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Thinking About The New Republic

December 10, 2014

by J. Andrew Zalucky

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Is the fate of a well-known political magazine worth commenting on? Will it mean anything to those who don’t share your once strong affinity for the publication? Does it really matter if a public policy journal has been turned into “a vertically-integrated digital media company?”

The recent ruckus over the sinking of The New Republic (see what I did there?) may prove to be all over nothing. Perhaps over time, as the magazine’s primary focus shifts, certain staff writers and contributors will be able to do justice to its legacy. After all, people weren’t too happy when Tina Brown took over The New Yorker, but that magazine has managed to survive even the latest rounds of industry shakeups.

But why does this matter?

The New Republic was once my favorite magazine. When I started For the Sake of Argument, it was my dream to either turn it into something like TNR or a place for me and Andrew to get picked up by the magazine itself. This was back in 2011 when I was still a wavering supporter of the Obama administration and more of a hawkish orthodox liberal than I am now. But even as my loyalty faded and I became more of a libertarian, I still enjoyed reading what people like Jonathan Chait, Jonathan Cohn and Timothy Noah had to say. I steadily agreed with them less and less, but still felt it was worth checking in. But there were other contributors who mixed things up and kept the magazine interesting, particularly in the book review section where Chris Caldwell wrote an excellent piece on totalitarianism in eastern Europe, along with John Gray’s takedown of authors trying to rehabilitate Marxism. The often maligned “liberal contrarianism” of TNR was what actually made it appealing.

When Chris Hughes took over, I was a little skeptical. The new logo typeface was kind of stupid, and I mourned the death of so many trees over that puff-piece Obama interview. But I picked up a few print edition issues last year and brought them with me to read on my break. There was still a lot of great stuff in there. The long expose on the collapse of the law profession was highly amusing. And once the Ukraine crisis broke out, Julie Ioffe’s writing proved indispensable. But over time, some of the magazine’s fawning support of President Obama began to wear on me. And Sean Wiletz’s supposed “bombshell” smear of Glenn Greenwald, Edward Snowden and Julian Assange made me cringe so much I though I needed a Valium. So I stopped paying attention. It wasn’t just a matter of disagreement. Hell, I still check out The Weekly Standard sometimes, when I have the stomach for it. But the magazine had become predictable, slowly descending into clickbait territory.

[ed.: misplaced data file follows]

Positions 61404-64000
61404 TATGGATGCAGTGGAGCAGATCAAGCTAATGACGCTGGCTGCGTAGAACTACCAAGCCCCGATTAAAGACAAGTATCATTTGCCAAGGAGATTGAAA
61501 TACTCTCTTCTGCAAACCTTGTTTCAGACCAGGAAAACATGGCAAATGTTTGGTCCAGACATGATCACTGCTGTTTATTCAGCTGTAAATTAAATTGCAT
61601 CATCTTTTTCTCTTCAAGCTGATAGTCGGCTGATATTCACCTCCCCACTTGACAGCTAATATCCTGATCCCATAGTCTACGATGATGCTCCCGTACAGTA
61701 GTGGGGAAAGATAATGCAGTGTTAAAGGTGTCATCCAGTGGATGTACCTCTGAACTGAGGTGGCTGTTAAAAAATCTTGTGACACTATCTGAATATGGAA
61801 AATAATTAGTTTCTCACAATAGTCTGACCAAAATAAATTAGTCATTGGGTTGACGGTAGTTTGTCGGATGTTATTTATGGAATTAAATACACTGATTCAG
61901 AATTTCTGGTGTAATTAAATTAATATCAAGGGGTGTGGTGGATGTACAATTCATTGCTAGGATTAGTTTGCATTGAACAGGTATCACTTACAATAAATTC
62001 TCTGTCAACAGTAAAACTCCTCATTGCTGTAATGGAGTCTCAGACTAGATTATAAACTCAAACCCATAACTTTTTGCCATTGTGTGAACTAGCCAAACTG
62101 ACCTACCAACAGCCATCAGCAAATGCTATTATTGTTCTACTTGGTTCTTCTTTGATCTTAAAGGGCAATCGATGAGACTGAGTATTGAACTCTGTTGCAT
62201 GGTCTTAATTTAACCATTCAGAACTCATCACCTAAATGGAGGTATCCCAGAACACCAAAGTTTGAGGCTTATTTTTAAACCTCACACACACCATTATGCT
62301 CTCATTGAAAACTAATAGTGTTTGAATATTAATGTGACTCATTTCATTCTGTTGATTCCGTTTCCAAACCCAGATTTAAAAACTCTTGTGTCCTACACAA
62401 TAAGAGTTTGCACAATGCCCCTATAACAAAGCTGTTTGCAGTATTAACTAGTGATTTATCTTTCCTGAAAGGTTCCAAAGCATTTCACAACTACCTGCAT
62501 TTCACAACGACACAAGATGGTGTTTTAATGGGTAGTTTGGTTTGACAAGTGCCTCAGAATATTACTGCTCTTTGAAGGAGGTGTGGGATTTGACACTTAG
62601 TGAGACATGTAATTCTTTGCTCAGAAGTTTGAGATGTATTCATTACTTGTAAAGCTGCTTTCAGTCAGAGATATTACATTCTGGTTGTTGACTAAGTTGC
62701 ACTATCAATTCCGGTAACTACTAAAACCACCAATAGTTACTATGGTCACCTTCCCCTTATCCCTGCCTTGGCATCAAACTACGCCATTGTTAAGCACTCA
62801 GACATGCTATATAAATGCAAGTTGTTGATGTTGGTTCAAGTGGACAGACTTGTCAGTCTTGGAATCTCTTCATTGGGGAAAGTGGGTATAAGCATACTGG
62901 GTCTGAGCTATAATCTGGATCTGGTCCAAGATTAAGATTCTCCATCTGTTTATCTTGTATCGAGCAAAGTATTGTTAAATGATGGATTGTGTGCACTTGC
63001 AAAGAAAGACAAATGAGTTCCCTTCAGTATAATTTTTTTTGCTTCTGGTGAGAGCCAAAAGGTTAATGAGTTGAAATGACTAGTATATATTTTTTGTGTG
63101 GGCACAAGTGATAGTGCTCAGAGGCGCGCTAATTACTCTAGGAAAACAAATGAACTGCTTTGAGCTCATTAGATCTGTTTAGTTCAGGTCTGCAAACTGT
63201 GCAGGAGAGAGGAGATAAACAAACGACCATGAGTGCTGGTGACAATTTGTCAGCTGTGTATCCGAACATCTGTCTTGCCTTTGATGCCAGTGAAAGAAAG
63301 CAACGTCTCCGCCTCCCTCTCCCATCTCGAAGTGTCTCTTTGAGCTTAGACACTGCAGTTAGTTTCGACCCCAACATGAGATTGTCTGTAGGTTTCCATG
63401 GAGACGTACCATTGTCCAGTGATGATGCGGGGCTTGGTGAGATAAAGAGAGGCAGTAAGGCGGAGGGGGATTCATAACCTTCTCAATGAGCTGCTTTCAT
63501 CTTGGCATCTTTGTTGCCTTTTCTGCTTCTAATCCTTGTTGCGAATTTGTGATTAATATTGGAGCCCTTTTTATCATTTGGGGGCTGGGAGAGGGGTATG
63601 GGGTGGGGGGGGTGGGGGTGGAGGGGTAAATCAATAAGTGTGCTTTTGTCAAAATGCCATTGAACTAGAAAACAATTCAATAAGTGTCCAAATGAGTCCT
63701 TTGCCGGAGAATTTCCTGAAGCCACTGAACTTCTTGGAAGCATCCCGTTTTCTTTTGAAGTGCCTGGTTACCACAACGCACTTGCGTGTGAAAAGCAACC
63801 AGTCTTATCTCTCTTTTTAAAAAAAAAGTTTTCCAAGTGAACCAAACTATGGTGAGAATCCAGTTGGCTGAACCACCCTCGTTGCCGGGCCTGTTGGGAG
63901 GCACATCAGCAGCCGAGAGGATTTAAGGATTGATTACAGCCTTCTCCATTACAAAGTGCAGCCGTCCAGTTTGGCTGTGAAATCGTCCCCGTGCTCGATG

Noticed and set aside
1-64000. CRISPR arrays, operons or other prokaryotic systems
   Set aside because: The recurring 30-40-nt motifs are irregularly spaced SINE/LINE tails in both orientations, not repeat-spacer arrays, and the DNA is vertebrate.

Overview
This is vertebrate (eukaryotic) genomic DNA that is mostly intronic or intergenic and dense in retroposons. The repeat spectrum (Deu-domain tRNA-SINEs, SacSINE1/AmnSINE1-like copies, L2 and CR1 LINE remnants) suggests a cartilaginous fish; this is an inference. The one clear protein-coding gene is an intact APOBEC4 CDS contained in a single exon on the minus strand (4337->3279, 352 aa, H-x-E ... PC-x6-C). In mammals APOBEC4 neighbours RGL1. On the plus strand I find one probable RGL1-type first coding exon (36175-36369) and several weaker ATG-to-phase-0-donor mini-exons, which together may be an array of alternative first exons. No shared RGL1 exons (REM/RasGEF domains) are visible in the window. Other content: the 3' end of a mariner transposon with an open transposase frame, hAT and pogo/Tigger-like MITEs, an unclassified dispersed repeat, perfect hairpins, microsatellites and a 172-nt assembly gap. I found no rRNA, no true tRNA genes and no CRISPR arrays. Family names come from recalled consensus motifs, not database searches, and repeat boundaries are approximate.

And then this happened.

Commentators have mourned the event as a disaster, but seem resigned to the fact that TNR was responding to market forces. This is a little overblown.

“But Drew, long-form journalism is a dead medium!”

Only if people go around saying so.

People tend to forget that journalism doesn’t just respond to what the readers want, it helps shape that want. It doesn’t just respond to the message, it crafts the message. No industry lies totally prostrate in the grip of consumer demand, it helps create that demand. Though many companies are still seeing losses while adjusting to more digital-based publishing, we still have Harper’s, The New Yorker, The Atlantic, Reason, Mother Jones, The Nation, The American Conservative and several other publications.

And as Matt Yglesias writes in Vox (no, the irony of quoting Vox here isn’t lost on me):

something of a renaissance is taking place in the larger universe of “small magazines” — the kind of publications that deliberately eschew a mass audience in favor of a deep engagement with a niche.

The same digital technologies that enable viral hits on social media have also made it cheaper and easier than ever for committed intellectuals to produce well-edited and increasingly well-designed journals. At their best, the small magazines challenge the terms of mainstream debate.

It might not be easy to be a Jacobin or a New Inquiry, but it is possible. So perhaps one day, someone will see that it’s possible to be The New Republic as we’ve known it. Let that be a sign of hope to anyone still at TNR, or to any future owner, should Chris Hughes and Guy Vidra move on to do something else. Maybe they start an artist management company where they can tell Pearl Jam to start playing Creed covers from now on.

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